The beatings will continue until the writing improves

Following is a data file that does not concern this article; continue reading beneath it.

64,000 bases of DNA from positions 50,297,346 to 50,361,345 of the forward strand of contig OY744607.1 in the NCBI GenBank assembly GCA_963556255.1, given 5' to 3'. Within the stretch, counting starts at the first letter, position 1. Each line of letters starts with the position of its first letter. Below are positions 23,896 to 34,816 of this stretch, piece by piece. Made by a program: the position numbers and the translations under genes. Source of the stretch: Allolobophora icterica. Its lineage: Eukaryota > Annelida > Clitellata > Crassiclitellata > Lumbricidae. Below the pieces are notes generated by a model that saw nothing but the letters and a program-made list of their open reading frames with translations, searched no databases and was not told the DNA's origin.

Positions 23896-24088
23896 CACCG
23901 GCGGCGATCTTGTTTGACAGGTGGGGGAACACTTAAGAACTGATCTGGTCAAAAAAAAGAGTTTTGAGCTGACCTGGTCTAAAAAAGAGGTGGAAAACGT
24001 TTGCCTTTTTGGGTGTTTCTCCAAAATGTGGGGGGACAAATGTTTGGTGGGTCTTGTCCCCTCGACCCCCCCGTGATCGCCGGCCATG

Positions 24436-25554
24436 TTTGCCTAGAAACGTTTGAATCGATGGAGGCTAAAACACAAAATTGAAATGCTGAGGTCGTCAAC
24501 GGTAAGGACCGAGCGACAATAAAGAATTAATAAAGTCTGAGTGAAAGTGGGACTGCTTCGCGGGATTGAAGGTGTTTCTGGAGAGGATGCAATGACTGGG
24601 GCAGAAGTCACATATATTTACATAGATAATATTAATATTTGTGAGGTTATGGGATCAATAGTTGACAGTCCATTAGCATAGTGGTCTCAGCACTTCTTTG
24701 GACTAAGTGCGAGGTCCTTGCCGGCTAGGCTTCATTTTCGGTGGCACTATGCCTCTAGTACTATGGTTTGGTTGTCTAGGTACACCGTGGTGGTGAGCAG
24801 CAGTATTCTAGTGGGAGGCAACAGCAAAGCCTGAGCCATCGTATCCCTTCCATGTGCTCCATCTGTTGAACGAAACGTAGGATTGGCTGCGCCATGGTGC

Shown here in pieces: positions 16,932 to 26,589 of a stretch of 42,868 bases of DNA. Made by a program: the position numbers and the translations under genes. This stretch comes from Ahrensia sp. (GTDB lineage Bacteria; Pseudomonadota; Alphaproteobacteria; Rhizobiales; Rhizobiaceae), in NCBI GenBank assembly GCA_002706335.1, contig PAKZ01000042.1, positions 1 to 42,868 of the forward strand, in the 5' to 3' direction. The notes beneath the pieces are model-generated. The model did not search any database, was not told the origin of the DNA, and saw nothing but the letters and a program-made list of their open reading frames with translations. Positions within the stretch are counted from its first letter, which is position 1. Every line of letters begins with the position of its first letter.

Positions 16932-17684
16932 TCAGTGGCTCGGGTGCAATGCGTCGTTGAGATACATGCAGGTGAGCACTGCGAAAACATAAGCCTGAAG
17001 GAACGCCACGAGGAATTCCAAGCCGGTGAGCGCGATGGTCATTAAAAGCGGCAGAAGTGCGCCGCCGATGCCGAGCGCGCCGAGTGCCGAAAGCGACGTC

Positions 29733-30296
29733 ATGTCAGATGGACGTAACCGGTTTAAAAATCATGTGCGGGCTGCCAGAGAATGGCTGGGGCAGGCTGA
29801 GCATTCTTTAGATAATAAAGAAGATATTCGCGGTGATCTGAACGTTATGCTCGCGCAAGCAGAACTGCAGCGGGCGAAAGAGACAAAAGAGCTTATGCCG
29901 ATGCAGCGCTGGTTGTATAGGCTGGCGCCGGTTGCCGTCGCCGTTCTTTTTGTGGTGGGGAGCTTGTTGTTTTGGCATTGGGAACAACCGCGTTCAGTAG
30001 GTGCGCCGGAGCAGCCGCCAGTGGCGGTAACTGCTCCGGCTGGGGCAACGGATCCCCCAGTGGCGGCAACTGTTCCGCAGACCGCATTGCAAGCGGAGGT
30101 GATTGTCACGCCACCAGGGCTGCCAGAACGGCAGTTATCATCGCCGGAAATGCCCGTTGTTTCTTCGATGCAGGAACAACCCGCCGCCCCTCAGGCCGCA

An uneven book that has occasional excellent chapters. The conceit of the book is that each of its ~200 chapters is told in a different style, as the narrator (Maria) outlines her relationship with an attractive but emotionally abusive girlfriend. The book has been in the news recently, since a local school board had complaints about a few of the sex scenes, leading to the book being removed from the high school reading list. This is a shame, since A) there are only a few prurient chapters, and it would be the easiest thing in the world to just excise that 2% of the book while leaving the artistic message basically untouched, and B) young people are really the best audience for the book, since they're the ones who need a primer on avoiding these sorts of red flags. The narrator is recounting events from her early 20's, and how an unhappy Maria let herself get too wrapped up in a more conventionally pretty and credentialed & exciting lady, which in turn led to Maria not dumping the girlfriend when she turned mean. There's plenty of other things going on in the book, thoughts about sexism, thoughts about patriarchy, thoughts about how these are translated into same sex relationships, etc. etc. It's not all bad: some of it is powerful, and some of it is intelligent. Too many of the chapters though come across as someone who has been through an MFA program and hasn't found their own voice yet, e.g. it is trying to be poetic or affecting but comes across more as trite and in a boringly familiar way. I would like to read the author 10 years from now, when she has more practice and confidence and is more involved in creating her own fiction rather than recounting things that happened to her. I would also to like to read the abusive-ex's memoir? Like maybe Maria snored when she slept or something, I feel like we might not have the complete story.